And lucky she didn’t. The senior guard is now winding down her fourth and final season of Lions basketball with some impressive stats. She’s racked up 293 points so far this season, averages over 12 points per game, makes over 80 percent of her free throws (83.3 percent), over 40 percent of her attempted shots (43.1 percent) and almost 40 percent of her three pointers (37.3 percent). Her previous seasons have been equally as stellar — she finished the 2011 season leading the team in 3-point field goal percentage, free throws made and steals. And she’s in a good position to repeat that accomplishment.

Though proud of her individual accomplishments, Imhof is quick to stress the importance of collective team goals.

“It’s important for everyone to set individual goals, but if the team doesn’t perform, your individual ones don’t matter,” she said.

The team unfortunately lost in the NJAC Tournament, in which they were billed as the “dark horse” of the competition, Imhof said.

“This means that we’ve been determined to have enough potential to surprise some people,” Imhof explained.

Of course, the NCAA Tournament was on the team’s mind, as it is “in every athlete’s mind,” Imhof said. “Our goal is to reach different platforms and experience different playing fields. Teams and players want to challenge themselves. Being the best — playing the best. That’s what we want to do.”

Head coach Dawn Henderson is feeling confident that the players accomplished many of their goals this season and that they had the potential to finish strong.

“There are probably a couple of games we would like to have back, but for the most part, I think we have done very well,” she said. “This has been a close group, a group of fighters. I would like us to continue toward our goals together as a cohesive group. If we do that, the sky is the limit.”

Henderson also had high hopes for Imhof’s final weeks of the season.

“I’d love to see her finish out strong in all areas of the game,” she said. “If she is a presence at both ends of the floor, we are a better team.”

The team “family” mentality has been Imhof’s favorite aspect of playing basketball, especially at the College.

“You spend so much time together that you really start to lean on each other outside of the court,” she said. “Obviously there are specific things I love about the game itself, but the community of who you play the sport with … that’s what I love. You can have a bad game or an off-day, but at the end of it, you still have your teammates there with you.”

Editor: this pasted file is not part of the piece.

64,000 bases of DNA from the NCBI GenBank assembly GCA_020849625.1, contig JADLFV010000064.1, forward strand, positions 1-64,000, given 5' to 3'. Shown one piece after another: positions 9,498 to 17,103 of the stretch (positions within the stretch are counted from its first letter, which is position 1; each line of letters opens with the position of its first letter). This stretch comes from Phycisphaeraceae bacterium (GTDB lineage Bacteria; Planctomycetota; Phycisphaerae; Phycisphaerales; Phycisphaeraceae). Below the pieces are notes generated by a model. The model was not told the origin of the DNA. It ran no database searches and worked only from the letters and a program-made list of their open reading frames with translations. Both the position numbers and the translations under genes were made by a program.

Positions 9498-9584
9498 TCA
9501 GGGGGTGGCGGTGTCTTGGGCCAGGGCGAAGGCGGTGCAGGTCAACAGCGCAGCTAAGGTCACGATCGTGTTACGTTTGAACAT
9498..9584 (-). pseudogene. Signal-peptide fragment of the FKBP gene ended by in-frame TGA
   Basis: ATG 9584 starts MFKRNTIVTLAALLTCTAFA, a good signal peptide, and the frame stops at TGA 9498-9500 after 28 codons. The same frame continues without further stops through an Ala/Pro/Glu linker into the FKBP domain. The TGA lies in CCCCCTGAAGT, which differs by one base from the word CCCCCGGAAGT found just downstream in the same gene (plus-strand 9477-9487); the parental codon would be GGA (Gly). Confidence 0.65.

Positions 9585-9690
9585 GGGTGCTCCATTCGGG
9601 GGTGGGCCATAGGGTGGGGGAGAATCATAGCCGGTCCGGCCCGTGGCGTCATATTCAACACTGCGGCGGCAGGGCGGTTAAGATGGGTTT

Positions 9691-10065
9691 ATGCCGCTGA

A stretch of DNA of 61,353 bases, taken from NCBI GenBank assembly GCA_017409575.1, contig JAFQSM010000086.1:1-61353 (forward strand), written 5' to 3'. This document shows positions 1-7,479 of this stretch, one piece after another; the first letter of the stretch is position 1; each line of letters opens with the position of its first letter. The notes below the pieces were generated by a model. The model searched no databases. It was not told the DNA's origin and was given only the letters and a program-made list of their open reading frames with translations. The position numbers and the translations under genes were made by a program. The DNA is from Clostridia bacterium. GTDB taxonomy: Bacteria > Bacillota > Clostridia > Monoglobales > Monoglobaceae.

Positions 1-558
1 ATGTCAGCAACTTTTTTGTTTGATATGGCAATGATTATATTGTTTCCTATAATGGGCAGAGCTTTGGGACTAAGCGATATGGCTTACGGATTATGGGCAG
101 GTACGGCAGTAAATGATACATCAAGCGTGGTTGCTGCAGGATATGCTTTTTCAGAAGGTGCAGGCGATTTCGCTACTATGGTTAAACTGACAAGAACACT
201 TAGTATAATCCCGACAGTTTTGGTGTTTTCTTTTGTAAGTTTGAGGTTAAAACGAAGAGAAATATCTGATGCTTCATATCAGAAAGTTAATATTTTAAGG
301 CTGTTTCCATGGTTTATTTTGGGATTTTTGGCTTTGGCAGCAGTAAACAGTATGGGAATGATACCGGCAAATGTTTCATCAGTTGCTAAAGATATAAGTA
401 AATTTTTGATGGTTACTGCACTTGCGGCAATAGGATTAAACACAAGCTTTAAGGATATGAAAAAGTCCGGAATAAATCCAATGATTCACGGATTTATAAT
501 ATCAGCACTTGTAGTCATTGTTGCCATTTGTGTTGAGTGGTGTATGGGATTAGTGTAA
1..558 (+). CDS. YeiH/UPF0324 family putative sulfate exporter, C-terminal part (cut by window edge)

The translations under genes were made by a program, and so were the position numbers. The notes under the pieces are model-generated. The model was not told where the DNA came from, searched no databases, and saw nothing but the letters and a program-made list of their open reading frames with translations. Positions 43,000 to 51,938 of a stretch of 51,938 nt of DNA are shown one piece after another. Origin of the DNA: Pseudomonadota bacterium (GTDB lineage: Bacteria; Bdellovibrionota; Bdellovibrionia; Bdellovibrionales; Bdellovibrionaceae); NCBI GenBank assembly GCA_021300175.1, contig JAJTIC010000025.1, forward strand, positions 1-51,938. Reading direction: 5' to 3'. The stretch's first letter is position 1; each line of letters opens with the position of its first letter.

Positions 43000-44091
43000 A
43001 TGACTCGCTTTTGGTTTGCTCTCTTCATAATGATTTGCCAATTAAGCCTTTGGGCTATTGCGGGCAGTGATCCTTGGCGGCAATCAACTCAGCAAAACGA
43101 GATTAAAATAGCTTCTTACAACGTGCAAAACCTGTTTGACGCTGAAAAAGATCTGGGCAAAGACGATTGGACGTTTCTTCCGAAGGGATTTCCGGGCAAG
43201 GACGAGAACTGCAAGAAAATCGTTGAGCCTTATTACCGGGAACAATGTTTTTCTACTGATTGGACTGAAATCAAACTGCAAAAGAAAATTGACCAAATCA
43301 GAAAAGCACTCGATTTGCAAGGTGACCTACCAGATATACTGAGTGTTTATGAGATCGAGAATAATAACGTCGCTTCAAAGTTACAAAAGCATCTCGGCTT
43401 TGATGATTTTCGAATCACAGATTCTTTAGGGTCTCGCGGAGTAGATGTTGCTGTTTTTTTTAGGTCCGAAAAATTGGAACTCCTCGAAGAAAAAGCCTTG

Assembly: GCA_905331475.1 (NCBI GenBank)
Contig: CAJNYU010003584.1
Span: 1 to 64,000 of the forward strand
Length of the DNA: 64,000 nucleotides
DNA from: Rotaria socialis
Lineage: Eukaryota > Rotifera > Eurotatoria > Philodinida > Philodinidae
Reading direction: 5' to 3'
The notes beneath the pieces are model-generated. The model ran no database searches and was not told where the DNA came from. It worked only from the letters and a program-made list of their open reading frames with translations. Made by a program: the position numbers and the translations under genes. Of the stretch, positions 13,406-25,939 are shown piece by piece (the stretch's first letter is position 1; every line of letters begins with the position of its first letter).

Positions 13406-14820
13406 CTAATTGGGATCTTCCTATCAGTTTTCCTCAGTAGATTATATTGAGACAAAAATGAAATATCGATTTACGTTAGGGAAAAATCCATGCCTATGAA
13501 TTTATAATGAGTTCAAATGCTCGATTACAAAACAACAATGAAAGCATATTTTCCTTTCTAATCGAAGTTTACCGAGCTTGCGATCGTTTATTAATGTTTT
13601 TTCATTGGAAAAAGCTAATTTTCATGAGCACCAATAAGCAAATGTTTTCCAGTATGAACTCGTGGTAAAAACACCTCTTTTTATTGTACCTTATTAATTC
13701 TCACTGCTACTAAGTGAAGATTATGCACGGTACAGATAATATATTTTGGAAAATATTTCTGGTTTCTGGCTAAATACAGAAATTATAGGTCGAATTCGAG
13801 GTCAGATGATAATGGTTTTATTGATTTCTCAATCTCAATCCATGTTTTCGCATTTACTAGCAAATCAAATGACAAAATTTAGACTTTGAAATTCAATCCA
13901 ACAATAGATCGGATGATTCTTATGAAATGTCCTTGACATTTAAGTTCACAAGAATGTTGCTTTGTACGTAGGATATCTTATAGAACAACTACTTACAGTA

Finishing a last season is an emotional milestone for any athlete, and Imhof is no exception.

“I’m terrified and extremely sad,” she said. “I’ve been trying to embrace every moment. I’d like to say that I’m never going to stop playing. It’s not something I’m going to give up on easily.”

Overall, Lions basketball has greatly shaped Imhof’s experience at the College.

“(Basketball) has been the majority of my college experience, from the hours it takes to maintain a position, to the amount of time in the gym, to the relationships I formed.”

In the future, Imhof isn’t entirely sure where she will take her business degree and sociology minor, but she hopes to somehow involve basketball.

“Basketball is more than a hobby,” she said. “It’s such an obsession. We do what we do because we love it.”


Students studying abroad face challenges with cultural differences

Students and teachers from around the world gathered Nov. 19 to communicate, in a panel discussion, the ups and downs, pros and cons, and ins and outs of studying abroad.

Seniors Liz Christian, international business major, and Victoria Kudrak, special education major, came together with exchange students Suthasinee Saisaengjaemsanga (better known as Fa) from Thailand, Hannah Nossek from Germany and Patricia Torres from Puerto Rico to discuss the cultural differences and challenges students face when studying abroad.

The event, sponsored by the Modern Languages department, PNC Bank, the College Art Gallery, and the office of International and Off-Campus Programs, took place as part of International Education Week.

According to Simona Wright, professor of modern languages, the theme of International Education Week was “bridging cultural divides.”

“The best way to cross borders is to immerse oneself in another language and culture, to learn about its history and society, to meet its people and enjoy their customs,” Wright said.

To begin the panel, Kudrak spoke about her experiences in Chile in the spring of 2008.

“(Until I went to Chile) I thought I was good at Spanish,” she said. “(The first day of class) was the day I learned that I stunk at Spanish.”

All joking aside, Kudrak explained a phenomena echoed by the other panel members: the difficulty of being completely immersed in a language for the first time.

“It was extremely difficult,” she said, explaining that Chilean expressions and style are different from the Spanish taught in classrooms. Christian, who studied in Frankfurt from March to July of 2008, thought she knew enough German to find her way around and understand the basics, but soon realized that she was “way wrong.”

“My classes were full of Germans,” she said, as she did not attend an American satellite university. “That really sped up my learning.”

Torres, on the other hand, claimed the language barrier was not as difficult for her.

“I’ve been studying English since I was in the first grade,” she said. “Bilingual private schools (in Puerto Rico) have good English programs.”

Another major issue the panel discussed was adjustment to food and meal times.

Kudrak “did not know what to expect” from Chilean food and claimed she gained 10 pounds because the food is almost always fried. She explained that meals last at least an hour, during which you “can’t deny your Chilean mom” when she makes so much food.

“Weight is not an issue in Chile,” she said. “There is no emphasis on being really skinny.”

Fa and Torres complained that their native cuisines are completely different than that of the College.

“Food in Thailand (is) so delicious, but when I go to Eickhoff (Hall) . no comment,” Fa said.

Despite other difficulties, the group agreed on the general experience of studying abroad.

“It was very dynamic. You learn a lot about things,” Christian said. “Everyday you are learning something new about everyone.”

Nossek added, “I love experiencing all the different cultures, even within the states.”

Overall, the students and teachers explained the opportunity to see the world and other cultures is the best reason to consider studying abroad.